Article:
- Recaps of Monday night's 96-93 loss in Sacramento: Alex / JS / Sacramento Bee. Pretty drab game all around I thought.
- Bogut especially looked sluggish early on before getting it going a bit in the second half. Meanwhile, Brad Miller looked lively, draining outside jumpers much of the night.
- Salmons was the player of the game for me--scored efficiently and made Redd work for his points all night long.
- The bench had some nice moments, including Charlie Bell's brief rediscovery of his shot late in the third. But leading 76-66 early in the fourth, Bell and Ivey's turnovers sparked a 12-0 Kings run when the Bucks could have put them away.
- Tom Enlund writes that the Bucks loss was compounded by their inability to fly home to Milwaukee after the game. Travel delays in the Midwest meant they spent the night in Sacramento and were flying today.
"We’ve got a couple hour time difference and a four-hour flight to get into Milwaukee," said coach Larry Krystkowiak after seeing his team drop its fourth straight game. "So we weren’t going to get in until the middle of the night anyway. It might not be such a bad thing for us to get a normal night’s rest in Sacramento...but then spending most of the day getting back. We have to turn it around and play Orlando on Wednesday night so that’s not much time."
The Orlando game on Wednesday will be a good insight into the team, as they can't really be expected to win against the 16-6 Magic, but a blowout loss at home could be an ominous sign of things to come. While Orlando has lost two in a row, they've been the class of the East so far and have compiled a staggering 11-2 record on the road so far this season. A win would speak highly of the team's character, but at this point it's probably unreasonable to expect more than a good effort.
- Enlund also writes that Andrew Bogut was contrite after the Blazers' loss.
"Guys have to remain professional," center Andrew Bogut said. "Being an NBA player isn't all about the glamour of the nightlife and playing in front of thousands of people. It's about getting wins, too. I don't think we realize that yet but we're a young team and we're trying to get better. These last two games have definitely been an improvement from where we were in Golden State.
"Every team has problems and bumps in the road . . . and has guys that maybe think they're not playing as much as they should or that there are guys who are playing too much. It's a matter of being professional. . . . You just have to keep working hard and being professional."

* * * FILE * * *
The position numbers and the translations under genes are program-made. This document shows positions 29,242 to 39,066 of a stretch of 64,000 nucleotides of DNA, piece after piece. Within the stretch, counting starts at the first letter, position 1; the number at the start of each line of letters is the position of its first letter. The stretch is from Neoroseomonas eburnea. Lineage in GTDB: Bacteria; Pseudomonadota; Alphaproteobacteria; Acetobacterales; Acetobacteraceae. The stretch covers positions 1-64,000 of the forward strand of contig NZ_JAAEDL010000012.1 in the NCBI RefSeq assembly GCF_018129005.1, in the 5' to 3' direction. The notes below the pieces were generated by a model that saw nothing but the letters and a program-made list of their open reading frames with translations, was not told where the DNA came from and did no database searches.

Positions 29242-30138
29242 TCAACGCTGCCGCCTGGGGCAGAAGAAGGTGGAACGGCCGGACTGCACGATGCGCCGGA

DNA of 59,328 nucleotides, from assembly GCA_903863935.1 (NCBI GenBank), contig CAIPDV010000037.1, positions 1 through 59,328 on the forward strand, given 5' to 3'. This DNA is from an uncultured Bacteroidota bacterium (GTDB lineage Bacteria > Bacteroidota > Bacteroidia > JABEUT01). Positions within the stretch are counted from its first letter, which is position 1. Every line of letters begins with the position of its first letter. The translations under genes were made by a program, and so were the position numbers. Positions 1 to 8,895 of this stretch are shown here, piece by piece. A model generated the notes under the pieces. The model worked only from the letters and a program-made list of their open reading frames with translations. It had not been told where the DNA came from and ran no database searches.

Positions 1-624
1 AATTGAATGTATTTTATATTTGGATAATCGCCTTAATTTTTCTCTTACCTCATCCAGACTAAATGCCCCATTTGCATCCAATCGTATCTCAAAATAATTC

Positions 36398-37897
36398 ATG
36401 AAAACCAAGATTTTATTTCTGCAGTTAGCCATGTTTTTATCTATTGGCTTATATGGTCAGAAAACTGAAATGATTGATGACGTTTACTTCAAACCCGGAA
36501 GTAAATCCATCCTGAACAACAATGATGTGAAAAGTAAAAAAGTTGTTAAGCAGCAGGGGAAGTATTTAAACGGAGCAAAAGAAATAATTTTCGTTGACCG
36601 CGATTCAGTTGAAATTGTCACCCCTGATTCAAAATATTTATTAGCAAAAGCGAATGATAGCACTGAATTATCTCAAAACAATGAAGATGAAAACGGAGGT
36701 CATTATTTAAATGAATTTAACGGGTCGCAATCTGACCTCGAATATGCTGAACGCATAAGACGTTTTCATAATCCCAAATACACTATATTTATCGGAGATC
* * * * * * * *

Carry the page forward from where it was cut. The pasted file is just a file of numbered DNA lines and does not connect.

- Quote of the week though goes to Mo Williams, also after the Blazers game: "This ain't cool."
- Ramon Sessions has cooled off a bit since his hot start to the NBDL season, averaging 15 ppg, 5.3 rpg and 4 apg on just 27% shooting in his last three games (all losses). That was after averaging 31.3 ppg, 7.0 rpg and 6.3 apg in his first three games. The one bright side is that he's had only one turnover in his last three games, compared to a whopping 19 in his first three. While it's expected Sessions will spend the season in Tulsa, his promising start isn't entirely insignificant given the poor play of Charlie Bell early in the season. If Bell is eventually dealt and doesn't bring another PG in return we could see Sessions promoted to third string PG on the big club. Hopefully Bell's shot comes around (it looks a bit better in Sacramento) because I don't see an Ivey/Sessions backup PG combo as anything to be excited about.
- The Bratwurst looks at Yi's recent struggles.
Maybe he’s tired (which is a little disturbing in itself this early in the season) or perhaps he’s not as athletic as advertised.
There is one major indicator that the problem is the latter — 82games.com shows that Yi has been getting a simply massive number of his shots thrown back in his face. According to them, 25% of his dunk attempts and fully 41% of his other "close in" shot attempts have been rejected.
David Thorpe at ESPN mentioned the block thing last week as though it was a new thing, but Yi's been struggling mightily around the hoop all season. A couple weeks ago after the Dallas game I mentioned that Yi's inside eFG% was an atrocious .308, compared to a rather stellar .500 on jumpers. His inside numbers have actually improved since then to the slightly less awful .375 while his jumpshooting has tailed off a bit to .462 (still respectable). You can imagine that teams are more aware of his outside shooting ability now, so it's good that the Bucks are showing a little bit more resolve to give him the ball in different spots. Still, don't expect the Bucks to throw him the ball every time he gets position. Post touches generally have to be earned, and it seems like Mo and company (with good reason) still don't particularly trust Yi's abilities down low. I agree with Brett that his athleticism may be slightly oversold--strength is part of the problem and NBA savvy certainly also a factor, but the bottom line is he's also not an explosive pogo-stick type leaper, nor does he have strong hands. He's extremely fast and has a good first step for his size, but when he gets close to the hoop you don't get the sense he's going to just go straight over guys.
- TrueHoop talks to Stephen Turanski, a 14-year old from New Jersey with alopecia who has become a big fan of Charlie Villanueva. Elie Seckbach has a great video of CV talking to kids in LA. And c'mon Elie, it's not "Villanova."